The creators of Monero (XMR) know it as the "burning bug" and they might have done nothing about it if a faceless user hadn't posed a clumsy hypothetical query on the crypto's subreddit last month.
“What happens if I spend from a specific stealth address and then someone sends more to it? Are the funds inaccessible as the key image has already been used?”
The question must have appeared intuitive until the creators realized that the distinct non-expert had just identified a major flaw in the wallets used to transact the contentious and what is purportedly the world's tenth most popular digital currency.
Amusingly enough, it seems that the same issue was raised in 2017 when it met with a kind of why would anyone do that? reaction.
The TL;DR is that a software patch was officially issued this week to several exchanges on top of the v0.12.3.0 release branch as a source code pull request, that presumably they will apply if they're on the mailing list.
As to the burning hug itself, this shows a big issue formed by the use of stealth wallet addresses, an unknown concept applied across the digital currency community but which has become particularly key to privacy-sensitive Monero customers.
These are mostly applied by recipients of crypto (merchants or exchanges) such that any person sending them crypto must do so by developing their own single-time address to cover lots of transactions from each person on the Blockchain technology apart from themselves.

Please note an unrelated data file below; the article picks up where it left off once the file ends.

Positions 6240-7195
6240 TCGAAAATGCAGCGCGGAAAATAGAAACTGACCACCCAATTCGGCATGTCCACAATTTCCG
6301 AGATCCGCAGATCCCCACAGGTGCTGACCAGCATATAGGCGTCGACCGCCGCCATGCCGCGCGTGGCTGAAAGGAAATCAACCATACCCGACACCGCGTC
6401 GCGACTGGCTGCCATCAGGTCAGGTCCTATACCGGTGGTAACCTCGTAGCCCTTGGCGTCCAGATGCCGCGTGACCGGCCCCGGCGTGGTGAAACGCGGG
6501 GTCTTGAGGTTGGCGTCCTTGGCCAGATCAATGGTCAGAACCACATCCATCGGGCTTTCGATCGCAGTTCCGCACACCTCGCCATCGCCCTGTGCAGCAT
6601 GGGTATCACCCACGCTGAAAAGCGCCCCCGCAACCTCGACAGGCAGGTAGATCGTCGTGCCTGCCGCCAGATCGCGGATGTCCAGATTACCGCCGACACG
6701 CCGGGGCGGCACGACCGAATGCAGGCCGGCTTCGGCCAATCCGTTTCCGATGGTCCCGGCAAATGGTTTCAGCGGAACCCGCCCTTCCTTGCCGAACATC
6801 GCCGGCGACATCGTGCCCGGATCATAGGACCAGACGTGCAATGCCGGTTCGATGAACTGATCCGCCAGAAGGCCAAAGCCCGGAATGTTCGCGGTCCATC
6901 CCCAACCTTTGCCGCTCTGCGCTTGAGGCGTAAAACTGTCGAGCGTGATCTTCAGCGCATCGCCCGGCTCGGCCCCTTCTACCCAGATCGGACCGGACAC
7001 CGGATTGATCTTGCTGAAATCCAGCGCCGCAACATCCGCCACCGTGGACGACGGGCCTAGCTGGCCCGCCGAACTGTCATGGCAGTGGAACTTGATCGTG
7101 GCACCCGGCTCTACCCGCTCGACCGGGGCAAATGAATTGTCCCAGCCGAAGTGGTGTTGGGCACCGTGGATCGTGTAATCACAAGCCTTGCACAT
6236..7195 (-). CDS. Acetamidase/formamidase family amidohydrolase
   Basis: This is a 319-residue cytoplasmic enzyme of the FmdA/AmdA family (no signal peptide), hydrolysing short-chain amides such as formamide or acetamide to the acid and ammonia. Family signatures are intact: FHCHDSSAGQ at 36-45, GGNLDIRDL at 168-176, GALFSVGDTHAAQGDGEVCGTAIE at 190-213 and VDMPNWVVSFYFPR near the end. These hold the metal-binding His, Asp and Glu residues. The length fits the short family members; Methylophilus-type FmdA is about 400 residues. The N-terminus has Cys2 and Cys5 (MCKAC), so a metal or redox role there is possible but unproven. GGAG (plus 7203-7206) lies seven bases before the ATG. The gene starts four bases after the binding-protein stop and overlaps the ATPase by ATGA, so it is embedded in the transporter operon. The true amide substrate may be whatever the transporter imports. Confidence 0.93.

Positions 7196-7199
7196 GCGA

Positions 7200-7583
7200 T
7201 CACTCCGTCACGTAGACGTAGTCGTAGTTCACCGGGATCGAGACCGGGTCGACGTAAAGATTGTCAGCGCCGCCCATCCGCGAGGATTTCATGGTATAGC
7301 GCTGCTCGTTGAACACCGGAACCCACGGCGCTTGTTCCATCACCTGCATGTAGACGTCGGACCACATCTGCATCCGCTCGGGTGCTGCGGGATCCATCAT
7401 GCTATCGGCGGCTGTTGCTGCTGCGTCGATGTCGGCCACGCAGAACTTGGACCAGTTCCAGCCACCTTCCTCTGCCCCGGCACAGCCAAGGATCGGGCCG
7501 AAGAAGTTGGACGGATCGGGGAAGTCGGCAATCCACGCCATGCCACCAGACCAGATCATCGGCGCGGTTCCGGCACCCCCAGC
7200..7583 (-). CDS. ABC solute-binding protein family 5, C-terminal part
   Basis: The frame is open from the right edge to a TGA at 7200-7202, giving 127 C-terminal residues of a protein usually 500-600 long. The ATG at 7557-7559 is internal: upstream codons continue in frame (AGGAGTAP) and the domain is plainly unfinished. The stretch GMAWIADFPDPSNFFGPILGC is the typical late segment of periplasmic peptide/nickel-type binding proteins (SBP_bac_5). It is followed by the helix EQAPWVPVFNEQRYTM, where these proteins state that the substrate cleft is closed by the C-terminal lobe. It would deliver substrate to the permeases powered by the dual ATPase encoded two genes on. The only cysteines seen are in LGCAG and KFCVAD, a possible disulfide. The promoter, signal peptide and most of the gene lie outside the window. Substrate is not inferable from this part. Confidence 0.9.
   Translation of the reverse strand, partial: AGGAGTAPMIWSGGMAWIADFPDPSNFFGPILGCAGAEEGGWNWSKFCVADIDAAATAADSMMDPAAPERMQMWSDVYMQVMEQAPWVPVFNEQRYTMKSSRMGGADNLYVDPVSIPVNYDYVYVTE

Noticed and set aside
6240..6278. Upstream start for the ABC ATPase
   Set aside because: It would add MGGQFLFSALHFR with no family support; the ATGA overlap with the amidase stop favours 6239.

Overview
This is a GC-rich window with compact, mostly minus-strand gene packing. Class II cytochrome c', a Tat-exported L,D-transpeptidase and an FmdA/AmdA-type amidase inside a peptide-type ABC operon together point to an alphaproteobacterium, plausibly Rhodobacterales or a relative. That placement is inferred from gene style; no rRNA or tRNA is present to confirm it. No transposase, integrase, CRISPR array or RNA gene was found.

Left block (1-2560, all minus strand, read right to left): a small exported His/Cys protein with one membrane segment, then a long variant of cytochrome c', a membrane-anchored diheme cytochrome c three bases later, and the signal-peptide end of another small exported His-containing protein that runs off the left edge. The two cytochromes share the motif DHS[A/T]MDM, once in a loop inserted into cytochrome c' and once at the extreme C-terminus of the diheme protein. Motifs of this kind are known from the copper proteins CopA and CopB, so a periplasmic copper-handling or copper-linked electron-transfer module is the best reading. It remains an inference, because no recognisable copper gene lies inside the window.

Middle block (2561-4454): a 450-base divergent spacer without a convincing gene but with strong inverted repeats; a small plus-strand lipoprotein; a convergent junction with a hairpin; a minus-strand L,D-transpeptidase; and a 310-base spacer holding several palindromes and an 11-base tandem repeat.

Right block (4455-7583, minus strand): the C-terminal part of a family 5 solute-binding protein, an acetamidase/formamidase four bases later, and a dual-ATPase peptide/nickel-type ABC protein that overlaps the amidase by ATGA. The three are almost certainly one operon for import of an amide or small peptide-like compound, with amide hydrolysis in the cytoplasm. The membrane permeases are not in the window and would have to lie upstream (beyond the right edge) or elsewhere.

In the era of digital currencies, however, how this is carried out can have great implications. An attacker using the weakness could theoretically send 1,000 XMR to the same stealth address, each one falsified so they possess the same sui generis key image. Ordinarily, the Blockchain technology would warn around the 999 duplicate or identical keys, but in this matter, it wouldn't detect this due to the way transactions are managed with stealth addresses.
Monero's developers elaborated:
“The attacker then sells his XMR for BTC [Bitcoins] and lastly withdraws this BTC. The result of the hacker’s action(s) is that the exchange is left with 999 unspendable/burnt outputs of 1 XMR.”
As a matter of fact, the attacker would not get a way to use the additional BTCs either due to the fact that they would be logged as a double spend, that would leave the exchange facing huge losses for each batch of scam transactions.
No single direct gains, then, but perhaps indirect gains got by harming exchanges or gaining from changes in the value of Monero emerging from an attack.
The Monero developers concluded that:
“We, as the Monero community, should seek means to get more eyes on the code and especially new pull requests.”